Robert Oster Rubine is a favorite red, and has found a permanent home in my red Pilot Metropolitan. It leans just ever so slightly into a blue-red. I usually do match pen to ink, mostly because I have many pens inked for drawing, and by matching I am more likely to pull the right color ink.
Remember that others review these inks just for writing;
I am also interested in how they are used for ink-painting!
Properties of Robert Oster’s Rubine:
This ink is well-behaved, crisp and does not feather on any of the papers I normally use at work, even Post-its. I consider it a medium ink, neither wet nor dry, and it evaporates quickly with a medium nib. It does not smear easily when sketching. I see a light charcoal-colored sheen, and as you can see, the ink is pure red color leaning just a little blue, no separations! When hit with water it moves easily with no resistance or ghosting.
It is not water resistant.
*Above, watercolors that are comparable.*
I was asked why I show watercolor matches.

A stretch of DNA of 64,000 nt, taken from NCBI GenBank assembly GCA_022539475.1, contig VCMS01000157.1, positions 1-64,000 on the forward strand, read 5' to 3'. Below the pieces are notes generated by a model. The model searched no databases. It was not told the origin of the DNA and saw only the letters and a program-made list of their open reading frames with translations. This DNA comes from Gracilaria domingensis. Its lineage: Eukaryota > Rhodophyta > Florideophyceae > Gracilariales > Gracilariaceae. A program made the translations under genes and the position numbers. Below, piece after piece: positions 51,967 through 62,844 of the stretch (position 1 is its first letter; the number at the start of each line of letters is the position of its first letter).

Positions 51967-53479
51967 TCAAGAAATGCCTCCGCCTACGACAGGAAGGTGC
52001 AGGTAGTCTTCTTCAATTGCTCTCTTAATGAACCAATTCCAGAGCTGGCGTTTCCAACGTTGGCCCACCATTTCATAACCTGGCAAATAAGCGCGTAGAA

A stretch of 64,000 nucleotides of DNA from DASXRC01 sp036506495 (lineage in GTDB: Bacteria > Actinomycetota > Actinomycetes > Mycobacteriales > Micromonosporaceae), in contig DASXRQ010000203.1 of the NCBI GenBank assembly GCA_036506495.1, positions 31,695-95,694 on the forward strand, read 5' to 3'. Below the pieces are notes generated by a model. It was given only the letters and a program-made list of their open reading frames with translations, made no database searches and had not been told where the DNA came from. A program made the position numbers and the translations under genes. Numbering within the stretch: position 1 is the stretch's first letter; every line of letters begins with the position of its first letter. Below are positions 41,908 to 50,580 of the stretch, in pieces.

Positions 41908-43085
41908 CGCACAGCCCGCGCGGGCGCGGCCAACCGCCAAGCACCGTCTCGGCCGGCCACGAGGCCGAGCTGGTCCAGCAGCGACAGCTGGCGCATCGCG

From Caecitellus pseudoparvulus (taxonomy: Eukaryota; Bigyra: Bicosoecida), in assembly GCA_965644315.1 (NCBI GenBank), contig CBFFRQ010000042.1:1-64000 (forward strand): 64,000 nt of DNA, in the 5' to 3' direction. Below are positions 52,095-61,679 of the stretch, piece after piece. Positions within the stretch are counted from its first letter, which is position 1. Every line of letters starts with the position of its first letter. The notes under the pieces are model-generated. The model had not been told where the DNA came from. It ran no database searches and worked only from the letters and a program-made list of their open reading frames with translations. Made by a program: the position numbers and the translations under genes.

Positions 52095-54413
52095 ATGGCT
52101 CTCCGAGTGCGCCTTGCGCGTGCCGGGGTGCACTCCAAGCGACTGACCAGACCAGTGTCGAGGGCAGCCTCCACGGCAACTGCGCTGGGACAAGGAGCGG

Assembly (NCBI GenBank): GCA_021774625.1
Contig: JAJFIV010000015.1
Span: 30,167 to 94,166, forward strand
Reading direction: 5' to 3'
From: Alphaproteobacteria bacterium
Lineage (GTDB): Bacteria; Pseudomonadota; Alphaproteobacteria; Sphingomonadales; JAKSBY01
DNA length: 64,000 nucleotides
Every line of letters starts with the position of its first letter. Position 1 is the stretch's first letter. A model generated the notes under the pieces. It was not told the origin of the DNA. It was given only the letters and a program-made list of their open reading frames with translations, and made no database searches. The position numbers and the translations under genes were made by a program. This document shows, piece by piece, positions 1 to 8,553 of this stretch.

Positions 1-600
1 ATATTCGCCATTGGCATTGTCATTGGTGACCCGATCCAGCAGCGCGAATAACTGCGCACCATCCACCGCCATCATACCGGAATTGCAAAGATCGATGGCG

Simply, sometimes you want to use an ink to sketch and then fill the object with the matching watercolor, and this gives artists a possible match.
On smooth Hahnemühle paper I created a sketch of
the amaryllis in Robert Oster Rubine, above and detail right,
drawn with a Pilot Metropolitan with an medium nib
on Hahnemühle cold press watercolor paper.
The lines were touched with water using a Pentel Aquash waterbrush,
which also was dipped into the pen to pick up more color.
The lines do not stay visible but quickly lose themselves in wet color and
so were added back in after the water moved the ink and dried!
I added Rubine to the top of a sallow watercolor on the same Nostalgie paper, left, to make it pop as the actual shell was colored deeply and watercolors did not do it justice.
Below, showing Rubine next to several similar Robert Oster reds for comparison.
His non-toxic inks come in 50ml plastic bottles that are environmentally friendly, using recycled plastic. They can be tippy, so I usually put them in a more solid container to decant. The ink bottle mouth is wide, and all my pens fit easily into the bottle opening to fill.
I bought Robert Oster Rubine at JetPens.
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